July 14, 2010 at 3:23 pm

    Over six years, I tired all kinds of things…not giving pencils, giving them to anyone that asked, limiting the number of pencils, selling pencils and using collateral. Perhaps because I wasn’t consistent with any one of them, I didn’t find any one strategy to be any more useful than the others.

    On a somewhat related note, I was at a meeting today that consisted of all adults and I ran out of paper. Someone gave me a piece of paper to continue taking notes. I sat on an interview panel this Spring and a colleague forgot a pen. I gave him one of mine. Sometimes I wonder why we send the bar higher via punishments and crazy expectations for our students than we do for our colleagues and friends. Sure, there’s lessons to be learned such as “come to class prepared” but does refusing to give a pencil (arguably a fundamental tool to learning in any math class) to a student if he/she forgets it once in a while really drive home that point?

  7. Simon Job

    July 14, 2010 at 3:28 pm

    I have small plastic zip lock bags with three pencils and an eraser in them.

    Similarly, if they didn’t bring a pen or a ruler, they get a large plastic zip lock bag with red pen, blue pen and ruler in them. I was tired of handing out individual items and not getting them bag. The plastic bags solve that a little. Also, having the bag on their desk for the lesson is a little annoying.

  8. Janelle

    July 14, 2010 at 3:49 pm

    Such a good question. At the beginning of the year, I always have pencils available for students. I have them in a cup next to the pencil sharpener. My hope is students will take one if they need it and return it at the end of class.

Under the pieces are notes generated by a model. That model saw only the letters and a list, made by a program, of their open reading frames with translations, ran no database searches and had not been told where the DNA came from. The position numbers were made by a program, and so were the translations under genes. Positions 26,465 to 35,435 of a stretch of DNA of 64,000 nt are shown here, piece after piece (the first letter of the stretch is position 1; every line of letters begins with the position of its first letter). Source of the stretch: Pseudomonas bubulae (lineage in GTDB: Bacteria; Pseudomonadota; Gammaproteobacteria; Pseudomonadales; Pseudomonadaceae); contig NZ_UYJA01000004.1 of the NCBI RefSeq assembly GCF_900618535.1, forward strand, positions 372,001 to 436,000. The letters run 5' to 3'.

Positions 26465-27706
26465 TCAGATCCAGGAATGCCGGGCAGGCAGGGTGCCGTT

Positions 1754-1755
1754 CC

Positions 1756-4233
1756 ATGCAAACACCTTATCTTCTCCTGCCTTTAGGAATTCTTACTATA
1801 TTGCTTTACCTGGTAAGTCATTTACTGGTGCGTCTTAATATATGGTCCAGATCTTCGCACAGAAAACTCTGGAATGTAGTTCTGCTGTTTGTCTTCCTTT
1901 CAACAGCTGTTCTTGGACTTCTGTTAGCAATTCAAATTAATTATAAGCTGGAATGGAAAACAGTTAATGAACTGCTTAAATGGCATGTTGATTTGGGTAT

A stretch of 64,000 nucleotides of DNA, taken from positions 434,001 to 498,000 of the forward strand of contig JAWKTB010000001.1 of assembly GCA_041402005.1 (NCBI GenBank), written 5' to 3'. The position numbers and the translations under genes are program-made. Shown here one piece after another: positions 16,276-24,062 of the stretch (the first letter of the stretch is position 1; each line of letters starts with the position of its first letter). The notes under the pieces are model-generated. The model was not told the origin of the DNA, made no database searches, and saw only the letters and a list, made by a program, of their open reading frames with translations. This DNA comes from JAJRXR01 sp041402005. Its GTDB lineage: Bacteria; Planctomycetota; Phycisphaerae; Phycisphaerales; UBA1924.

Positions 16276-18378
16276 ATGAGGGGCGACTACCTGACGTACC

However, the cup soon gets depleted – as does my own supply of pencils. By the end of the year, I was out of pencils I had to loan out. Most students were able to borrow them from others, and I am not a stickler for pencil only in my class (pens are usually fine, too).

    I still don’t know what I’ll do this year. I hate pencils walking away, but it’s such a little thing to get uptight about.

  9. jalzen

    July 14, 2010 at 4:01 pm

    Thanks for all the comments, guys! I think I’m leaning heavily toward just giving them pencils. I bought A LOT of them on sale. It was good to hear about what others do too.

  10. Jennifer

    July 17, 2010 at 11:10 am

    The first year of teaching I went through over 300 pencils. Now, I do not give them pencils freely. One of my 3 class rules is to be prepared and the first consequence to breaking any of the rules is a 10 minute detention at lunch. SO, when they ask me to borrow a pencil, my respond is always the same, “sure, it will be a 10 minute detention.”

    Somehow (it must be magic), when there is a choice between finding a pencil or having a detention, they find one either by actually looking in their backpack or by getting one from someone around them. If a kid has taken too long or is making too much of an issue in my class by trying to borrow one, I give them one and a detention slip at the same time. In our detention time, we talk about how they can make sure they always have a pencil/pen at school and I always make them bring 5 to school the next day to PROVE that they are going to fix their own problem. The detenion usually only lasts 2 minutes 🙂

    Usually by October no one asks anymore, but everyone has a pencil 🙂

  11. katie

    July 22, 2010 at 12:15 pm

    i make them leave a shoe. just one shoe, not both. people don’t want to try this because they’re afraid of the smell, but i have the nose of a bloodhound (i’m famous for this!) and i RARELY smell the shoes, even if they’re right next to me. and i move around the room so much anyway that i don’t smell them. this works better than anything else because it’s collateral that they don’t want to part with, so they usually try to borrow from someone else.

  12. Miss Teacha

    July 23, 2010 at 6:37 am

    i sell them for 25 cents. I never loan a pen/pencil. You must buy. I had some kids that bought pens/pencils every day of theweek.